www.assetline.com.au

 

The rise of alternative assets

Thursday, February 20, 2014

By Nick Raphaely

When we talk about alternative assets, the first thought is usually hedge funds, managed futures funds or other financial products to diversify a conventional portfolio. But other alternative asset classes seeing a rise amid volatile markets are physical assets: from gold bullion to collectibles.

Objects of desire

So strong is the worldwide growth in these alternative assets that UK financial institution Coutts recently started an "Objects of Desire" index. Coutts’ research has found that what it terms "passion assets" have risen 77% since 2005, outperforming the broader equity markets.

Classic cars have returned the most, rising by 257%. Classic watches are up 176%. Jewels returned 146%, while China’s growing wealth resulted in booming demand for traditional Chinese works of art, which rose by 163% between 2005 and June 2013.

Collectibles and SMSFs

In Australia, many self-managed super funds hold art and other collectibles. They are recognised as appropriate investments by the government, and subject to stringent rules to ensure their purpose as investments rather than lifestyle assets.

Artwork continues to be one of the key assets invested in, but the rules allow a wide range of assets as diverse as rare manuscripts, wine, coins and even social and sporting club memberships. In 2012 around 2% of SMSFs owned artwork or collectibles, with an average investment of around $70,000 according to ATO statistics.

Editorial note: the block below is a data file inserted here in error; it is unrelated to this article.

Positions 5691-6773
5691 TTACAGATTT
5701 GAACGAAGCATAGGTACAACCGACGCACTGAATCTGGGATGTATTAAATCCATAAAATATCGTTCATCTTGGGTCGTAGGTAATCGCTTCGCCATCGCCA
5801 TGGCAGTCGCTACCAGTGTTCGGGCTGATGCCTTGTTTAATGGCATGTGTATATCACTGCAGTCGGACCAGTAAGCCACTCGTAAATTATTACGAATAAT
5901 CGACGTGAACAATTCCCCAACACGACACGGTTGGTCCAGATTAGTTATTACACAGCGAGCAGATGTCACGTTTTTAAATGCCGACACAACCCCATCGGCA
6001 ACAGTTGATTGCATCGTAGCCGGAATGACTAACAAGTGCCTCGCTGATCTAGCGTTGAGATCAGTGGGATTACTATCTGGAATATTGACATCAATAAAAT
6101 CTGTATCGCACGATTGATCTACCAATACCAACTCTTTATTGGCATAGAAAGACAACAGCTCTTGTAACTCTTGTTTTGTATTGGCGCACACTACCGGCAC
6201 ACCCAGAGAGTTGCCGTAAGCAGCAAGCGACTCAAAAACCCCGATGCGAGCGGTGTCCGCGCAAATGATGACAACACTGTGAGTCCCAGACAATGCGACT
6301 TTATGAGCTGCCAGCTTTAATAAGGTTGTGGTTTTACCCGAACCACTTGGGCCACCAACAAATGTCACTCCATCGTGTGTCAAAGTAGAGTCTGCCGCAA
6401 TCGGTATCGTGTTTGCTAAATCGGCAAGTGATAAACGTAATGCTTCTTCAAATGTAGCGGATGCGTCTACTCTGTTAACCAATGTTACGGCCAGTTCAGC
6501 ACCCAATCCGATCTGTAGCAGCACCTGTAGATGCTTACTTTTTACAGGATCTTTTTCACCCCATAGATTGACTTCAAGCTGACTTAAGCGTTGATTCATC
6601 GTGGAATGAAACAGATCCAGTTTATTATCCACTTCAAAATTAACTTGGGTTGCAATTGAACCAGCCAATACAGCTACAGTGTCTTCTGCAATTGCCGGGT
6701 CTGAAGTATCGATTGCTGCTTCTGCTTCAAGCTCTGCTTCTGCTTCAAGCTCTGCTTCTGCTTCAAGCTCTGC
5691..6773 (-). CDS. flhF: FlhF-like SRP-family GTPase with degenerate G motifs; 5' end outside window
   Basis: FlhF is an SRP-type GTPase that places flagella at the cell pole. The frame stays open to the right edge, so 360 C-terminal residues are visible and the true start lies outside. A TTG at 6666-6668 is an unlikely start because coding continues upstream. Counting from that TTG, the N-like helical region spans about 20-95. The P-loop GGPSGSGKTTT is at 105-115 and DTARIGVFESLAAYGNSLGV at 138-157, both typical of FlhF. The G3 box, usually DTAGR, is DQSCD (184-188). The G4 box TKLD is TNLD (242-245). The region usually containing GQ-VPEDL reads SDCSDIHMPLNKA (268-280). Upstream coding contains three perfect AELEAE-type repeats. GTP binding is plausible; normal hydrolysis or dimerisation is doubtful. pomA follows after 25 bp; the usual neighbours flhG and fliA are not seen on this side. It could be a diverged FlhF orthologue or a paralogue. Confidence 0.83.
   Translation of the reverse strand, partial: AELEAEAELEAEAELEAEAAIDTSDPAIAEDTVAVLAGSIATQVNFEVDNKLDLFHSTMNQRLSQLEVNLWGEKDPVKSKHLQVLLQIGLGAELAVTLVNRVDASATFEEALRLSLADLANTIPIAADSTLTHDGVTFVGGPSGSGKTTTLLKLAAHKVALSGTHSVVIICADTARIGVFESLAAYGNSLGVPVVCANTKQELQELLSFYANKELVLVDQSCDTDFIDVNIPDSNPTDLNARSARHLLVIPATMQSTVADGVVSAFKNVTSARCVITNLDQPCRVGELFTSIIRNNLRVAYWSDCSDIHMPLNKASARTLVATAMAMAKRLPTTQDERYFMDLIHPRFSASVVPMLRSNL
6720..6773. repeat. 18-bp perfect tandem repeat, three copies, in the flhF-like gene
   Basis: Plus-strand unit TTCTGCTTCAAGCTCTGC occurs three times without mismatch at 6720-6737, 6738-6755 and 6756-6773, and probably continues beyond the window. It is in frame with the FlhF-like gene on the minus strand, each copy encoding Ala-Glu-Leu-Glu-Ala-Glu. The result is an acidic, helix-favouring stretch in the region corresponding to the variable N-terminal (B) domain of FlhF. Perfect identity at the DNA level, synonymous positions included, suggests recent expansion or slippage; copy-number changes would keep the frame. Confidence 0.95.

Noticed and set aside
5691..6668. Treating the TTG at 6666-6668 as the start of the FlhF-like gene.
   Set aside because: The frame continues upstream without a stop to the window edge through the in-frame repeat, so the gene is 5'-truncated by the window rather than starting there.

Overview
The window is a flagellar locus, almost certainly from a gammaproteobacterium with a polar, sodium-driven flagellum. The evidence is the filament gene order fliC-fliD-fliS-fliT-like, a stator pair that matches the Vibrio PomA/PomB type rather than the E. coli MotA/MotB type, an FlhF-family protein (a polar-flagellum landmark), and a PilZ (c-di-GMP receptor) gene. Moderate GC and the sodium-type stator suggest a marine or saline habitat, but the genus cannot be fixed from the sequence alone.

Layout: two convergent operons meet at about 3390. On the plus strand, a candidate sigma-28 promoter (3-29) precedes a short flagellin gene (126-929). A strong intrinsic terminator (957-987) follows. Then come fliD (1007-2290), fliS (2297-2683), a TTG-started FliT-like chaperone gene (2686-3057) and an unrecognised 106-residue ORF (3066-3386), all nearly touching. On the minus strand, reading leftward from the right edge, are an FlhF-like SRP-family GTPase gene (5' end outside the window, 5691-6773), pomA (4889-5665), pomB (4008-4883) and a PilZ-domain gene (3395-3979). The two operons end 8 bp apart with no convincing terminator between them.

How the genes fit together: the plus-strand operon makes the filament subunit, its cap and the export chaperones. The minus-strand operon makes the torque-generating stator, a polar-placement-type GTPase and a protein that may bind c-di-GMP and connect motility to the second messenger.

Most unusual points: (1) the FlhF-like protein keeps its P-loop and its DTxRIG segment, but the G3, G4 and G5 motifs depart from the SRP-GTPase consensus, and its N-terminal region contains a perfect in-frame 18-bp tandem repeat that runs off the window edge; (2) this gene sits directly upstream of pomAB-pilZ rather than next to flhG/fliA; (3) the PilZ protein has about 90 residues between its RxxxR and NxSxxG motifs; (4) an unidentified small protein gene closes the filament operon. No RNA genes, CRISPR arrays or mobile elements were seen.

Unique character of "passion assets"

The nature of these alternative, "passion assets" varies from conventional assets in several key ways.

  1. They appreciate over the long term. Unless an event occurs to dramatically increase value such as the death of an artist, spikes in price are rare. But over the long term, particularly with increased scarcity, it is not uncommon for collectibles to double their value within a few years as the Coutts data shows. Another advantage is that most collectibles increase in value along with inflation.
  2. They have ongoing costs. Australia’s super rules require proper storage of assets as well as insurance, which includes appraisal costs. This can add quite a few percentage points in cost - while premiums vary, they can be as high as 10% depending on the quality of security.
  3. They are expensive to sell. It can also be costly to sell high value physical assets, with the need to hire appraisers, restorers and dealers, with auction fees alone around 25%.
  4. They are highly illiquid. Most collectibles sell through auction, which is at least a three months process, and six months or more to actually realise value (if the item sells). This can restrict further investments particularly time-sensitive opportunities if wealth is tied up in slow-to-sell assets.  Asset-based lending is one solution to this, either as a short term loan or cash advance.
  5. They are about emotion. Collecting is often as much about purchasing as investment, with assets having sentimental value. This effectively increases their illiquidity, as collectors are reluctant to sell.


Alternative assets in 2014

So what can we expect to see in Australia’s alternative assets market in 2014? At least for fine art, the feeling is that the market has bottomed out and it's beginning to head upwards again after a turbulent two to three year period.

Auctioneers expect increasing buyer confidence, seen from the second half of 2013, to continue as a modestly upward trend.